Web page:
Not over health. We’ve been conscientious about social distancing, and should one of us contract the virus, we’re all in good enough shape that I don’t think the prognosis would be catastrophic.

No, the worry is a longer-term, existential concern. Not about the viability of the supply chain or the health of corporate America. I’m thinking about my local bookstore, my local brewpub, my local pizza shop, my local dry cleaner, the hoards of freelancers, solo practitioners, and small businesses that fill our staffing gaps — local places and services that lack the cash reserves to withstand a months-long collapse of daily business wrought by well-meaning people heeding the call to flatten the curve.

The women and men involved in these enterprises are our neighbors. They are our friends. When we think of community, they are the people who pop up in our mind’s eye. If they fall, our societal fabric will unravel, and fast.

Are we willing to stand up for these stalwart Americans? To advocate that whatever relief is granted support them directly? To demand that we close ranks in the service of the collective good?

I sure hope so. | DL

COVID-19 No. 3: Welcome to the New Normal

TODAY WAS THE FIRST DAY of the rest of my life.

As it was for you, of course.

After a week in professional limbo — two days concluding the last job, three days off while the world wobbled, a weekend wondering what was coming next — I reported to work yesterday and had a great (if bizarre) first day. Among other valuable learnings, I found out I was to head home the following day and ply my trade from there for the foreseeable future.

The foreseeable future, then, started today.

Three-plus years of self-employment a lifetime ago conditioned me to the solitary professional life. But this new normal chuckles and offers a gleeful twist — professional solitude, sure, but in a household rattling with a high schooler, a junior high schooler, and a working spouse.

And my conclusion is … bring it on. It’s wonderful to have my peeps around, and thank goodness for the work.

The months-long understaffedness of the team I joined combined with the rampant uncertainty fostered by the coronavirus have plunged my immersion into ever-deeper waters. There will be no gradual ramp-up. This is higher education in mid-March, neck-deep in yield season, during an extraordinary time when we are charged with tamping down the panic and demonstrating our value over the long term, long after COVID-19 has exhausted itself.

No big deal, right?

The work, though. The couple of hours I spent in Zoom meetings and on phone calls today, my second day on the job, the urgency of things that needed to get done … well, talk about a distraction. Having a job to do, no matter where I was doing it, cleared out the uncertainty and fear, at least for a few hours. Walking a couple of miles at lunch with my family helped, too, as did shutting down at the end of the day and making dinner.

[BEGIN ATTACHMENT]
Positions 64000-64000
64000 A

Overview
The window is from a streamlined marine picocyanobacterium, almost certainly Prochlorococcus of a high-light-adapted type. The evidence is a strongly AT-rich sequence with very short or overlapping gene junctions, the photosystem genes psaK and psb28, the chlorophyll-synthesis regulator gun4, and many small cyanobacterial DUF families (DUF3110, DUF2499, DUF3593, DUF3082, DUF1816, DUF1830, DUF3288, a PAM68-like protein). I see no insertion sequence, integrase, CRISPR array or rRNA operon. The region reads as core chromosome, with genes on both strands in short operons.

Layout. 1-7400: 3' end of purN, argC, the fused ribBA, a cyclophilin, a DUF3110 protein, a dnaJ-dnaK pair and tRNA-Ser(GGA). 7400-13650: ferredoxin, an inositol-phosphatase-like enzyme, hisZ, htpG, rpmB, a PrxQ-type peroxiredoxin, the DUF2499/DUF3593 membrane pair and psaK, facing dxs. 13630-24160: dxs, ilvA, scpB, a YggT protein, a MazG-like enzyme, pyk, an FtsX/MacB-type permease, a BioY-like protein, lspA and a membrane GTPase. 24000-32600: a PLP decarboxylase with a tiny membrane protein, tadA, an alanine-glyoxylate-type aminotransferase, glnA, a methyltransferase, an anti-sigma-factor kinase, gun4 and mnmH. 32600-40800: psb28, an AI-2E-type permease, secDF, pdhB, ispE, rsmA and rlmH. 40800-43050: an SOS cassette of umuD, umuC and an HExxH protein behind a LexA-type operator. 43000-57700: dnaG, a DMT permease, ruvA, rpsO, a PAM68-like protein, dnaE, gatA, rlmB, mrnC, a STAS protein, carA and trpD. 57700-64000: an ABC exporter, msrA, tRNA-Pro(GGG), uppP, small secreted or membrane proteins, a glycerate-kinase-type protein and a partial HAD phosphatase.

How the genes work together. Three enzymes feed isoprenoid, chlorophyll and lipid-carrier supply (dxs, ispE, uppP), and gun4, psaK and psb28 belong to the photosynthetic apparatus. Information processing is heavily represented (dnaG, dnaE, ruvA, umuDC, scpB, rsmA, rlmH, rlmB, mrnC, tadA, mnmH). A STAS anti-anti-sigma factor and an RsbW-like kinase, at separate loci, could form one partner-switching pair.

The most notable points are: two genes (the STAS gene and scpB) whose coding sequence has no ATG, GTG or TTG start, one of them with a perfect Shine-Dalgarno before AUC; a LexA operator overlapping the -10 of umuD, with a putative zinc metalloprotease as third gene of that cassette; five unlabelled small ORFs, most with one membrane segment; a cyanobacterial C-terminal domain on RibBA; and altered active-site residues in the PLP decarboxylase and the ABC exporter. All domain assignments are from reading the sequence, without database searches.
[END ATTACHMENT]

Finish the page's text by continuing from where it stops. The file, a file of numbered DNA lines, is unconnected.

Fajitas, by the way. Happy St. Patrick’s Day.

Many public authorities are mumbling about re-evaluating the situation after two weeks. I have to think that we are at least a month, if not two, away from things regaining a whiff of normalcy. And that will be trying. Two cooped-up teenagers — one a graduating high school senior — will not be denied.

At the same time, we — all of us — had a good day. The adults did their jobs. The children studied, took breaks, studied, took more breaks, assisted around the house, and mostly kept their chins up.

Gritty was there for us.

And tomorrow, we’ll wake up, log on, and hit it again.

Because we’re the lucky ones — because we can. | DL

Why January 1 Is Such a Crappy Day

AND JUST like that, on the final day of break, it seemed to hit us all at once. Tomorrow, the girls will be back at school. Tomorrow, J. and I will be back at work. Tomorrow, real life returns.

So we spent today kind of grumping around, being snippy with each other and cranky at life in general. It’s not that real life is bad. It’s just that break life — sleeping in, trampolining, gathering with friends on weeknights (!) — is, well, better. And now that all of that is about to end, we’re a bit tetchy about it.

We’ll settle back in and get our respective mojos back, hopefully before we devour each other. Until then, here’s a prayer of gratitude to the calendar gods that we’re going back to a two-day work/school week. | DL

I’m Thankful That I Have Many Reasons to Give Thanks More Than Once a Year

THE FOLKS who research happiness say that regular reflections on gratitude improve one’s mindset. I wouldn’t mind an improved mindset, so I probably ought to think more often about what I’m thankful for. Many of my Facebook friends have spent each day this month posting about the things for which they’re grateful. But the best I can do right now is to offer this list today, Thanksgiving Day, about my gratitude, as I did last year.